We explore the first period of sustained decline in child mortality in the U.S. and provide estimates of the independent and combined effects of clean water and effective sewerage systems on under-five mortality. Our case is Massachusetts, 1880 to 1920, when authorities developed a sewerage and water district in the Boston area. We find the two interventions were complementary and together account for approximately one-third of the decline in log child mortality during the 41 years. Our findings are relevant to the developing world and suggest that a piecemeal approach to infrastructure investments is unlikely to significantly improve child health.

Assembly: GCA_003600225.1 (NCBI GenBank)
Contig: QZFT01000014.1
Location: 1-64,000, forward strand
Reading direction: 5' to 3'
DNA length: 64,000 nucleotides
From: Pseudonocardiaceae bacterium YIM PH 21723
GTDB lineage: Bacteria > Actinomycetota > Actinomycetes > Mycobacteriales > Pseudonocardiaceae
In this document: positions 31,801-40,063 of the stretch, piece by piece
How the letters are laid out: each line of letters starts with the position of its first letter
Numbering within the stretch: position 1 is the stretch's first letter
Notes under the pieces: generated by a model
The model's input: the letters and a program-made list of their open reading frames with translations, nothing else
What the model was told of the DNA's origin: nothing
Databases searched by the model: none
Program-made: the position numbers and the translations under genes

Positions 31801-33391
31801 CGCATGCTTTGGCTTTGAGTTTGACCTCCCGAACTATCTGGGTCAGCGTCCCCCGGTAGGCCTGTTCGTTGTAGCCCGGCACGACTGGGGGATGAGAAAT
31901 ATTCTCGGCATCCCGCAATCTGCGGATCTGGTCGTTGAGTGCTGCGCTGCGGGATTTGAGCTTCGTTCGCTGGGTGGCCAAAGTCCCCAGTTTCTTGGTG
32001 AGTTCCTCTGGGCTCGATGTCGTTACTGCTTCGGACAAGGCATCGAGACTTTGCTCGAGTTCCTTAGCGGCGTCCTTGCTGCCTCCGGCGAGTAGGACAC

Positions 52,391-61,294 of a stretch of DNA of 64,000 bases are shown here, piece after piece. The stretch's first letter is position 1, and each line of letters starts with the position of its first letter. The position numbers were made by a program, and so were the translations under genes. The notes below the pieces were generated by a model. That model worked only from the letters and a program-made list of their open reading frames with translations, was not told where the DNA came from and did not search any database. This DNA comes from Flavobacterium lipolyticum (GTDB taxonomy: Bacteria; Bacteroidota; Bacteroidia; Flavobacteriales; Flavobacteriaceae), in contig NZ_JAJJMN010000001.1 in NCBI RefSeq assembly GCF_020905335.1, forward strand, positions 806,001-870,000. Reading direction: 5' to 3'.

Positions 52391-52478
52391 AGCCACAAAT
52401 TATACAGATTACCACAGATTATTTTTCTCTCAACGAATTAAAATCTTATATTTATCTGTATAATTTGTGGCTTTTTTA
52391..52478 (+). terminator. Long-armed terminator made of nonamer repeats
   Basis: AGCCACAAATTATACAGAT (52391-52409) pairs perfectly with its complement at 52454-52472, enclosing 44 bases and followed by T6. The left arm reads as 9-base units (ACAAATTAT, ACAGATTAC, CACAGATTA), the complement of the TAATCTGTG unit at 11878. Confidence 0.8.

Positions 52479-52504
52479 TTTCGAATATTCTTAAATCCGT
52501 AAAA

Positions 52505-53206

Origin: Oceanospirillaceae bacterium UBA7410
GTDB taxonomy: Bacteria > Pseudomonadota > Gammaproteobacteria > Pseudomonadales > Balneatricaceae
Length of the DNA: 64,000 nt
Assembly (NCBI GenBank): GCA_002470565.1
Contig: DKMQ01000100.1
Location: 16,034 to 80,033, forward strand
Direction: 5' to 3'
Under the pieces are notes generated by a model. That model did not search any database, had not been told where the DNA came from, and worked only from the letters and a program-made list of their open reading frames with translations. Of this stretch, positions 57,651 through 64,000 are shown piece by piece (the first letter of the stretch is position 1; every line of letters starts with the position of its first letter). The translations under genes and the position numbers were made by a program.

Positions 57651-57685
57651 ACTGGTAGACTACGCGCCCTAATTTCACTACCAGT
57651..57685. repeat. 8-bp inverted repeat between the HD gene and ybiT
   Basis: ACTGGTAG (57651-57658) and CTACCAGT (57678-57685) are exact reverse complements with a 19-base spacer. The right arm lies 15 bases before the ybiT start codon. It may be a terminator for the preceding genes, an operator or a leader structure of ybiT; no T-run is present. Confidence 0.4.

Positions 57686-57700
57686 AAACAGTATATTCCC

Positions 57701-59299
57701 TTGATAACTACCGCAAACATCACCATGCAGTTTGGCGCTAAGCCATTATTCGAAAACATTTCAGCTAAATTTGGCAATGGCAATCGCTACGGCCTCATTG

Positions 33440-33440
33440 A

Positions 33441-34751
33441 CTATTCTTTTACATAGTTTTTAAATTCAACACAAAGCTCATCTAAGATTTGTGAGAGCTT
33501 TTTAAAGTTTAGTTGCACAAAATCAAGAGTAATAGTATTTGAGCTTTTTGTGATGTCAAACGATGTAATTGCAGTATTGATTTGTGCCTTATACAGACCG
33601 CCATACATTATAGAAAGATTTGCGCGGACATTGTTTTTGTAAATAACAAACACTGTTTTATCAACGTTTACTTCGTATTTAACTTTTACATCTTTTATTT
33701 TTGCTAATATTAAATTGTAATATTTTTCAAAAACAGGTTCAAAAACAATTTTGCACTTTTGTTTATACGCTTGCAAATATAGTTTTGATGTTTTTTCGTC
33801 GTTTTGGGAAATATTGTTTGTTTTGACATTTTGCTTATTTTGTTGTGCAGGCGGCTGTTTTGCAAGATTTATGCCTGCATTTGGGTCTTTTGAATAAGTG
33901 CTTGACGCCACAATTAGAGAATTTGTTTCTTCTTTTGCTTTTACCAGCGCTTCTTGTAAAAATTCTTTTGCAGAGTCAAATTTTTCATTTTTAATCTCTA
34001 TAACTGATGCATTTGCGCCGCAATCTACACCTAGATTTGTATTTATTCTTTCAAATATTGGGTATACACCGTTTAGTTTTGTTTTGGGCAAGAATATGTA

Watersheds in Child Mortality: The Role of Effective Water and Sewerage Infrastructure, 1880 to 1920. Journal of Political Economy. 2019;127 (2) :586-638.Abstract.